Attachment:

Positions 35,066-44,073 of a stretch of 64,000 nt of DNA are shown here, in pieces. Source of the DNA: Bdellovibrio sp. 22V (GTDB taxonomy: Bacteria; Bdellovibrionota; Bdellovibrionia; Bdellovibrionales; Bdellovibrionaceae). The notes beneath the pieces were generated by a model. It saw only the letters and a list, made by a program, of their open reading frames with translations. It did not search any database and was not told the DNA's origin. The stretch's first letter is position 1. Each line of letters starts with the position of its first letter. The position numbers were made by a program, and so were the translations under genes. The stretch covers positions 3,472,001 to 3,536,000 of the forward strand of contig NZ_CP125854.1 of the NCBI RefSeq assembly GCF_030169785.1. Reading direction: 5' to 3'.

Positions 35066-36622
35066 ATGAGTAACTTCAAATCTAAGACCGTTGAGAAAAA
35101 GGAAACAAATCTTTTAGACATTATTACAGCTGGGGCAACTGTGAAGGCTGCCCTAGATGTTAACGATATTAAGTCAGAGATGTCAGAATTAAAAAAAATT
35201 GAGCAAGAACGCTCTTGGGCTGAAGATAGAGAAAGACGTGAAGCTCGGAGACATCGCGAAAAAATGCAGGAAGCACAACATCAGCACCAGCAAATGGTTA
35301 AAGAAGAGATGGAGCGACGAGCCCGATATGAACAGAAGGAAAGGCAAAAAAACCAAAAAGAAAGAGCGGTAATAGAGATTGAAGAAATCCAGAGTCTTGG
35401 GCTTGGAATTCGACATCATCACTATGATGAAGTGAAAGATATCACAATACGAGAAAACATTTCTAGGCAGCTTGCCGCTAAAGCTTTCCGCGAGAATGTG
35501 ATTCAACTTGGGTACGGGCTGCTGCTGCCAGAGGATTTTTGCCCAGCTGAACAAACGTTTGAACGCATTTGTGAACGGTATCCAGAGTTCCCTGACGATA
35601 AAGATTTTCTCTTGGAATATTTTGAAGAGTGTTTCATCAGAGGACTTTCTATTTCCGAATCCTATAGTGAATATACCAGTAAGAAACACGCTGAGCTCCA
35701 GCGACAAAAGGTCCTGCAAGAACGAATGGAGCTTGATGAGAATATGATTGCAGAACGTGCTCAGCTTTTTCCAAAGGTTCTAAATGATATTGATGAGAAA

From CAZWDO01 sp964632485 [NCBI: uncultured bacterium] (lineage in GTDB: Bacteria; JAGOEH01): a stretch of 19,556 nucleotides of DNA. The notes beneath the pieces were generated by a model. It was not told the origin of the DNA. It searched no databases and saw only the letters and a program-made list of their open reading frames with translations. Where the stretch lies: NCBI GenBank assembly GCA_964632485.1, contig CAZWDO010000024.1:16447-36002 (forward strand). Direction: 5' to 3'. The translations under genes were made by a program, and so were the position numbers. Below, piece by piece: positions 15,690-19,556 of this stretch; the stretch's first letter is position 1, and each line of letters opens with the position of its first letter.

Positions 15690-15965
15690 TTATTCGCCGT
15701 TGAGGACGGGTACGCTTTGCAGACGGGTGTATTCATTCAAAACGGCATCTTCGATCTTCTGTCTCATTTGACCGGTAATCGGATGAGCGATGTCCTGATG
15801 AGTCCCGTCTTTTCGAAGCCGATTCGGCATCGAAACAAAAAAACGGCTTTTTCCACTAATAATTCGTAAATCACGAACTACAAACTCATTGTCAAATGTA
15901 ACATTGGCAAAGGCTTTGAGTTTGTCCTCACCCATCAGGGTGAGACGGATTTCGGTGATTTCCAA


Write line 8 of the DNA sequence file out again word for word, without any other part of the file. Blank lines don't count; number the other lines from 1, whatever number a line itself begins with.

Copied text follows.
35501 ATTCAACTTGGGTACGGGCTGCTGCTGCCAGAGGATTTTTGCCCAGCTGAACAAACGTTTGAACGCATTTGTGAACGGTATCCAGAGTTCCCTGACGATA